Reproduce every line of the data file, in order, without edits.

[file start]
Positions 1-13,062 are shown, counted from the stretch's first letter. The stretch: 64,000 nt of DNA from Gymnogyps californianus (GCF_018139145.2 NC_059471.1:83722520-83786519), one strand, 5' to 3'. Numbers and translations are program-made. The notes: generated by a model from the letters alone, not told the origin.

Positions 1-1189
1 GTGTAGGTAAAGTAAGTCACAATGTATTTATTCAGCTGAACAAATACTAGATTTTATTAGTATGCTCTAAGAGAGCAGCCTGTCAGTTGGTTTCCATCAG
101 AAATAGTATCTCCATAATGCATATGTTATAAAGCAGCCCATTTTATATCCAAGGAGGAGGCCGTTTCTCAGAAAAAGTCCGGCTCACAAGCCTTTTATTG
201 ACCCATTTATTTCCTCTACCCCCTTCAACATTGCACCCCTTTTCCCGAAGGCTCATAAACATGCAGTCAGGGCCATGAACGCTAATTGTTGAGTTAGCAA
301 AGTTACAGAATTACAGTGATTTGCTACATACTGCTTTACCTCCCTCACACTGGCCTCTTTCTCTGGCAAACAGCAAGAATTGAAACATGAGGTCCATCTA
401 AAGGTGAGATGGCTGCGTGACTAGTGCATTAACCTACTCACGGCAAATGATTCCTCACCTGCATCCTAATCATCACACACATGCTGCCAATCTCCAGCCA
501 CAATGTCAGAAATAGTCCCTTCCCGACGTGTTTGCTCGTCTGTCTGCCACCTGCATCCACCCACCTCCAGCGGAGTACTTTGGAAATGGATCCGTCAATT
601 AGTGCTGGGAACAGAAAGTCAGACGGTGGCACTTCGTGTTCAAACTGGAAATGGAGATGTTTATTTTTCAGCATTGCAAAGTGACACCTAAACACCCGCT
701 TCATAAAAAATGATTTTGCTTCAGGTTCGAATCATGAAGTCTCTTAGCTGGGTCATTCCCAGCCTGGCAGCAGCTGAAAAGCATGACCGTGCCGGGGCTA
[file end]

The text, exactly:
Positions 1-13,062 are shown, counted from the stretch's first letter. The stretch: 64,000 nt of DNA from Gymnogyps californianus (GCF_018139145.2 NC_059471.1:83722520-83786519), one strand, 5' to 3'. Numbers and translations are program-made. The notes: generated by a model from the letters alone, not told the origin.

Positions 1-1189
1 GTGTAGGTAAAGTAAGTCACAATGTATTTATTCAGCTGAACAAATACTAGATTTTATTAGTATGCTCTAAGAGAGCAGCCTGTCAGTTGGTTTCCATCAG
101 AAATAGTATCTCCATAATGCATATGTTATAAAGCAGCCCATTTTATATCCAAGGAGGAGGCCGTTTCTCAGAAAAAGTCCGGCTCACAAGCCTTTTATTG
201 ACCCATTTATTTCCTCTACCCCCTTCAACATTGCACCCCTTTTCCCGAAGGCTCATAAACATGCAGTCAGGGCCATGAACGCTAATTGTTGAGTTAGCAA
301 AGTTACAGAATTACAGTGATTTGCTACATACTGCTTTACCTCCCTCACACTGGCCTCTTTCTCTGGCAAACAGCAAGAATTGAAACATGAGGTCCATCTA
401 AAGGTGAGATGGCTGCGTGACTAGTGCATTAACCTACTCACGGCAAATGATTCCTCACCTGCATCCTAATCATCACACACATGCTGCCAATCTCCAGCCA
501 CAATGTCAGAAATAGTCCCTTCCCGACGTGTTTGCTCGTCTGTCTGCCACCTGCATCCACCCACCTCCAGCGGAGTACTTTGGAAATGGATCCGTCAATT
601 AGTGCTGGGAACAGAAAGTCAGACGGTGGCACTTCGTGTTCAAACTGGAAATGGAGATGTTTATTTTTCAGCATTGCAAAGTGACACCTAAACACCCGCT
701 TCATAAAAAATGATTTTGCTTCAGGTTCGAATCATGAAGTCTCTTAGCTGGGTCATTCCCAGCCTGGCAGCAGCTGAAAAGCATGACCGTGCCGGGGCTA